Joey Goebel (Fall 2006) went on a short book tour of Germany in October to promote his novel Commonwealth (known as Heartland in Germany). Goebel read at bookstores, rock clubs, and theaters in Hamburg, Gottingen, Heidelberg, and Munich. The last reading was in Zurich, Switzerland.
Tara Goldstein (Fall 2006) was invited to do a reading of her latest play, Harriet’s House, at the International Women Playwright’s Conference in Mumbai, India, this past November. The play, which is about international adoption in a same-sex family, will be produced by Tara’s production company, Gailey Road Productions, in June as part of Toronto’s Pride Festival. Tara has a new Gailey Road Productions web site (gaileyroad.com) and a new blog site (gaileyroad.blogspot.com), which documents her journey of producing Harriet’s House.
Lydia Griffin (Fall 2008) reports that Jackson Hole Middle School received a grant to have her co-teach a historical fiction unit for sixth graders. Lydia spent two months with the students, presented fifteen workshops, and co-authored a historical fiction curriculum guide for all interested teachers in the Teton County school district. (top)
Jeanne Haggard (Fall 2006) reports that her short play, The Pyre of Suttee, was selected for production in the Raider Red One-Act Play Spectacular (RROAPS) at Texas Tech University. The production is scheduled for March 29-April 4 at the Maedgen Laboratory Theatre on the Texas Tech campus. RROAPS is an annual production of student written work, directed and produced by students in the theatre and dance department. All playwrights will receive an individual response to their work from a guest respondent.
David Harrity (Fall 2007) finished up his final teaching stint at Asbury Seminary in November with a writing workshop about “Vision and Prophecy.” He recently found out that he will be a panelist at the Festival of Faith and Writing in April. The panel, including poets Todd Davis and Susanna Childress, will discuss psalm writing. He has poems forthcoming from The Los Angeles Review and The Portland Review.
David Hassler (Spring 2004) recently served as general reviewer and technical editor for Writing Fiction for Dummies (December 2009), one of the Wiley series of For Dummies books. A board member of the Writer’s Center of Indiana, David is working with another board member on a proposal to write another book in this series, so keep the fingers crossed! (top)
Chris Helvey (Fall 2006) had his poem “Blue Veins in the Mau Mau Universe” published on Old City Cool (oldcitycool.com, under archives). Chris is teaching a short story workshop for the Thorn Hill Learning Center in Frankfort, Kentucky, where he was recently appointed writer-in-residence. His short story “Fifty-Dollar, Fifty-Dollar” has been selected as a finalist in the New Southerner Literary Contest. He has launched Trajectory, a new literary journal, with a short story contest. Trajectory is also now accepting poems, cnf, b&w photos and art, as well as short stories. For details on the contest, submitting, and subscribing, please see the classified section of this newsletter.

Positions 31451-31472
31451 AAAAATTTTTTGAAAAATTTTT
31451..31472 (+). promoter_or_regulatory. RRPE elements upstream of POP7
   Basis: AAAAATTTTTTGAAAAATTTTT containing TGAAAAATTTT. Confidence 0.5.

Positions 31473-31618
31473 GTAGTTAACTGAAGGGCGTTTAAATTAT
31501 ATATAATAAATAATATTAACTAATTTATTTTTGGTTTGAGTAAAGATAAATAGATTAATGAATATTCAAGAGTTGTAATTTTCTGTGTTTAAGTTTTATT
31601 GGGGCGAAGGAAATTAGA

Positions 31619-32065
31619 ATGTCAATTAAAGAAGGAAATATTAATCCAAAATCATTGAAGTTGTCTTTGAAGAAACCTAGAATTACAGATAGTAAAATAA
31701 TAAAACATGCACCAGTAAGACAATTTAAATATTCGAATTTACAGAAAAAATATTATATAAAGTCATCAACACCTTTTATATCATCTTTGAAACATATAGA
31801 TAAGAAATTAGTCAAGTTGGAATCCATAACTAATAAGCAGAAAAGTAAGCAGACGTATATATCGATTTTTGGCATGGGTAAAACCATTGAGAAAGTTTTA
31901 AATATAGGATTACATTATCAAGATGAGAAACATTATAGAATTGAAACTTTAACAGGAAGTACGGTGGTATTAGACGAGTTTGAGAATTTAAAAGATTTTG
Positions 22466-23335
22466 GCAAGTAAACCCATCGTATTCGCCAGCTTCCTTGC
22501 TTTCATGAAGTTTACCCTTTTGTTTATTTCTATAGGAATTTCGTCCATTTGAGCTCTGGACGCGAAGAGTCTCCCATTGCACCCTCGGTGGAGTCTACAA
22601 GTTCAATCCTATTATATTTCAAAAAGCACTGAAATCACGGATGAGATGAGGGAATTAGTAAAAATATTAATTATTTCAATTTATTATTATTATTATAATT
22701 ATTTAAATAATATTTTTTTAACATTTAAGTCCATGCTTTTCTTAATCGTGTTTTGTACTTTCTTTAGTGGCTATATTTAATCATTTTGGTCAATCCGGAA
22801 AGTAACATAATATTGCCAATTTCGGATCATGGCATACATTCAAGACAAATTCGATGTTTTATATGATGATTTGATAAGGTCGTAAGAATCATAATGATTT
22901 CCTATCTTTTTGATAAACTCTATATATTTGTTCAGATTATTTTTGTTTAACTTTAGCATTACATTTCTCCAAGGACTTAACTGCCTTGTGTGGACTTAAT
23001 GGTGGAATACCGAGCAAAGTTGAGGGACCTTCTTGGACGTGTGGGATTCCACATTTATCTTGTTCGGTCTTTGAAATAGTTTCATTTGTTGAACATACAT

Edie Hemingway (Spring 2004) is pleased to announce that her middle-grade novel, Road to Tater Hill (Delacorte Press), has won a 2009 Parents’ Choice Gold Award. (top)
Patty Houston (Fall 2008) reports that her short story “Shooting Real People” appears in Parting Gifts, Winter 2009-10 issue. In early January, the Ohio Arts Council awarded Patty an Individual Excellence Award.
Cyn Kitchen (Spring 2005) reports that her first book, a collection of short stories called The Right to Remain Silent, has been accepted for publication by Motes Books. Most of the collection was written while Cyn was a student at Spalding, so her debt of gratitude to some amazing mentors, workshop leaders and peers runs deep. The book is due out in fall 2010.
Katrina Kittle (Fall 2008) reports that her fourth novel finally has an official title and publication date. HarperCollins will release The Blessings of the Animals on July 20. In the meantime, Katrina is teaching a fiction class at the Word’s Worth Writing Center in Dayton, Ohio, and working on her next novel. (top)
Dan Nowak (Spring 2007) presented a paper titled “Rolling Up Our Sleeves: Asking Questions of Working Class Images in Contemporary Poetry” at the Midwest Popular Culture Association conference in Detroit on October 30. His chapbook, Burning the Arson Dictionary: Poems for Thomas McGrath, was recently released by RockSaw Press.
Linda Busby Parker (Fall 2003) announces that Excalibur Press released another Christmas anthology, Christmas Is a Season 2009. Readings were held in Alabama, Georgia, and Mississippi. In 2010, Excalibur Press will publish a nonfiction book and possibly one work of fiction.